Thanks for sharing the lessons you’ve learned. You truly are a man of faith and a blessing to have in my life. :o)

  15. Robert D. Lukenbill, III says:

    If I remember correctly there was an apostle who called himself the chief of sinners….hmmm who was that?

    Fight the good fight brother!

  16. TREY MORGAN says:

    Good thing my 11 year old and 5 year old don’t read the blog. The “butt” word might get me a little “soap in the mouth.”

  17. Anonymous says:

    Glad your still with us. This world would be much dimmer without you around. Its great to hear things are going great and your still cancer free. Keep up the good work.


  18. Don Neyland says:

    Congratulations! :)

  19. Monalea says:

    I heard that!!!!


  20. lisa leichner says:


  21. Anonymous says:

    I’m late coming in on this blog, but I, too, thank our Father that you are still going strong for Him. I have a friend in Houston who has been battling breast cancer for five years, and it has now gone into her liver, lungs and bones. She has been in many test trials and keeps a marvelous attitude of faith in God, no matter what. But she also prays constantly that she will live long enough for she and her husband to see their daughter, now 7, grow up, and I also pray for her to be able to do that. I certainly will include you in my prayer list. You seem to be a great man of faith. God continue to be with you and your family. Lisa’s Nana

  22. TREY MORGAN says:

    Thanks Nana! :)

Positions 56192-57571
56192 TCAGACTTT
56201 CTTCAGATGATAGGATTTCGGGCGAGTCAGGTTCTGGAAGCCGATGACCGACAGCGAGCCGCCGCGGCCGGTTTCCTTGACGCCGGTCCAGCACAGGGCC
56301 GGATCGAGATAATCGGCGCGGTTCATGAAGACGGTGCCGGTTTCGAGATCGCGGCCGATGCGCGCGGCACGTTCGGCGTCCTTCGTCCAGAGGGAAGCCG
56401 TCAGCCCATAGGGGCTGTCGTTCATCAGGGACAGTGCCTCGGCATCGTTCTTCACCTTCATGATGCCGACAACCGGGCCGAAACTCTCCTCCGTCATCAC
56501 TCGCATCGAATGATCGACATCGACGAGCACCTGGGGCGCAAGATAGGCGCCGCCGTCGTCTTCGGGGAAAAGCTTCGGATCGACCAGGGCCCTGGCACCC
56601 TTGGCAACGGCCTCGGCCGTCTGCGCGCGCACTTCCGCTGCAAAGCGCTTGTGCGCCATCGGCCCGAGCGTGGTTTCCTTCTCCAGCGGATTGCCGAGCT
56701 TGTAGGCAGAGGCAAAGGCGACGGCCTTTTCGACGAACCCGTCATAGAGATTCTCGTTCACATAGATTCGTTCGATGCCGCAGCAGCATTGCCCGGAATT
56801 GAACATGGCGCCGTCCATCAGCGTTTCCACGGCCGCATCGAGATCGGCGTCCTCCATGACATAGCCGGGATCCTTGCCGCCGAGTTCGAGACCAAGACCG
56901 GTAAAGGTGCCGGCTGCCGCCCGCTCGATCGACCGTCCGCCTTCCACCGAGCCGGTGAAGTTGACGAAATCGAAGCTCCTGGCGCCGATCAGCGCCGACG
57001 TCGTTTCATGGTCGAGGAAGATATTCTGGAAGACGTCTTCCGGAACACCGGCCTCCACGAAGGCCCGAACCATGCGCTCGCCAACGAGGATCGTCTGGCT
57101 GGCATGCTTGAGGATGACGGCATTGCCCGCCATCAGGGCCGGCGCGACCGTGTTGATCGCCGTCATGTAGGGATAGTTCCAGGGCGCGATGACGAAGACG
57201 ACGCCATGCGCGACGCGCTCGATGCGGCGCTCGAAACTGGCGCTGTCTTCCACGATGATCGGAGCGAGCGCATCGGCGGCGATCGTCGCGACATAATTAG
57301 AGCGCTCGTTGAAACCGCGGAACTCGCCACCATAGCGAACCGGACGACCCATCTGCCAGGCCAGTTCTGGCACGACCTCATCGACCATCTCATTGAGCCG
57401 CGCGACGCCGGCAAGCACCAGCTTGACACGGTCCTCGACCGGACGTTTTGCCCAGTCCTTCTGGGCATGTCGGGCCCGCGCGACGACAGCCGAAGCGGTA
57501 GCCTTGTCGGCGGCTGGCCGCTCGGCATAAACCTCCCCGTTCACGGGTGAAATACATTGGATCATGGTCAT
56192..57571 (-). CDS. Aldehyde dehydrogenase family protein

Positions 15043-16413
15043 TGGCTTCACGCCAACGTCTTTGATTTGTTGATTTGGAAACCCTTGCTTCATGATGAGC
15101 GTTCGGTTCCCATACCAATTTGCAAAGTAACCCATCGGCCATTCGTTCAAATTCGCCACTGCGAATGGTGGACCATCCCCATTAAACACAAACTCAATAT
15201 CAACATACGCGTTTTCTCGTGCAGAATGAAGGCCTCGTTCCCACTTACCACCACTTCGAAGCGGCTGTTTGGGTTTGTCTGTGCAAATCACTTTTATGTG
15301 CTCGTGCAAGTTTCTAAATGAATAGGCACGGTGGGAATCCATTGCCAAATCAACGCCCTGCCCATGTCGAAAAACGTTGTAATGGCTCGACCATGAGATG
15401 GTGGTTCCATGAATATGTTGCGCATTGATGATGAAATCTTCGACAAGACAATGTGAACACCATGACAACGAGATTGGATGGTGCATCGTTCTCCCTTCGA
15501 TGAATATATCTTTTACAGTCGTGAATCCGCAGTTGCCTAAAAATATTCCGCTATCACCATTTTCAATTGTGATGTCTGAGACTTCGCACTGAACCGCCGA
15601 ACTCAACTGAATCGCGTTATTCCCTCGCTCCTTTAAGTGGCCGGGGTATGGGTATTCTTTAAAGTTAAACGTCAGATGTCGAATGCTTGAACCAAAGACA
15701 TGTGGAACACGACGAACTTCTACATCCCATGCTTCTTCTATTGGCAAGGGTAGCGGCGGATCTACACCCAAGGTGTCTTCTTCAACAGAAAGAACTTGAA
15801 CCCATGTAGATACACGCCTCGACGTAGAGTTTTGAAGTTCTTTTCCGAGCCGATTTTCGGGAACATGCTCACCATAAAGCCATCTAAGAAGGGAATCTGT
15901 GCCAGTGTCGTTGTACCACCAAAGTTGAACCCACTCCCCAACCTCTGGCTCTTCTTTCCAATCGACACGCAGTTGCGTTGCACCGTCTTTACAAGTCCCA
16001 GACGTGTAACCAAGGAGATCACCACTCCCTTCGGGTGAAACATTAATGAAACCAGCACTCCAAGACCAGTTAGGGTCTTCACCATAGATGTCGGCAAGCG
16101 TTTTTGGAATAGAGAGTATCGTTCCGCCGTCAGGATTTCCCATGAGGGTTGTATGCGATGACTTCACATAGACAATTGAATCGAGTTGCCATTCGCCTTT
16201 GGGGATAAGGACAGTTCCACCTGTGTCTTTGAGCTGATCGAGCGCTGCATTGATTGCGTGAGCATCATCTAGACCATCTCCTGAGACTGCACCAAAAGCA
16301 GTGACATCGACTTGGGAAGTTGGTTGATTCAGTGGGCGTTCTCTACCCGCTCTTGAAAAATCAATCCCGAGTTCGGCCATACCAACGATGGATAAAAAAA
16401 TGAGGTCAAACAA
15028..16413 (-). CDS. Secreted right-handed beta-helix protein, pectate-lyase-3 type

23. Anonymous says:

    Trey, I have been cancer free for
    8 years now (kidney). As you can
    remember my would have never been
    found had me and my wonderful sister(Sandi) not been in a horrible car wreck outside of Dimmitt, going to a basketball game
    (Shalane). Thank God for every-
    thing. HE is awesome.


  24. TREY MORGAN says:

    Toni – You are a blessed girl. I remember that wreck and when they found your cancer. God had a hand in that. AND if I remember right, Sandi can’t drive. 😉

  25. Gallagher says:

    Wow! and God is great!

    All I can say is WOW!

  26. Donna says:

    I never know why someone updates an old post and it hits me…thanks for sharing this right now. I have been procrastinating a visit to the Doctor….I think your post was speaking to me.

  27. john dobbs says:

    Trey, I’m guessing that I wasn’t reading your blog back in March when you posted this? I heard you reference cancer in one of your sermons and meant to ask you about it … and see here there is a post about it. I’m glad you have it linked to your front page so others can see it and experience hope.

  28. john dobbs says:

    Not March…May. doh!

  29. chipper says:

    I have a similar experience as anonymous had. Had kidney cancer 16 years ago. Was only found because I was going to the doctor for tremendous bi lateral leg pains and took a back x ray. The doctor called me that night,told me to forget my leg pains as I had a mass back there to check out. Woke up the next morning with no more leg pains. They were given to me by “WHO ELSE”to have me go to the doctor and discover the cancer. They removed the cancer and kidney and have given me 16 years and counting. Praise be to HIM!!!

  30. TREY MORGAN says:

    Chipper … I praise God with you!!!

  31. Terry says:

    Thanks for sharing your lessons.

About Me

Trey Morgan Here are my thoughts about marriage, family, raising children, humor, faith and the life God intended for us all. I am a Christian husband and father, who moonlights as the minister for the church of Christ in Childress, Texas. My wife Lea and I have been married for 25 years. We are doing our best to raise our 4 boys, who are all growing up way too fast.

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Husband, father and cancer survivor & Senior Minister for the Childress Church of Christ. Tweets about life, marriage, Texas Rangers and randomness.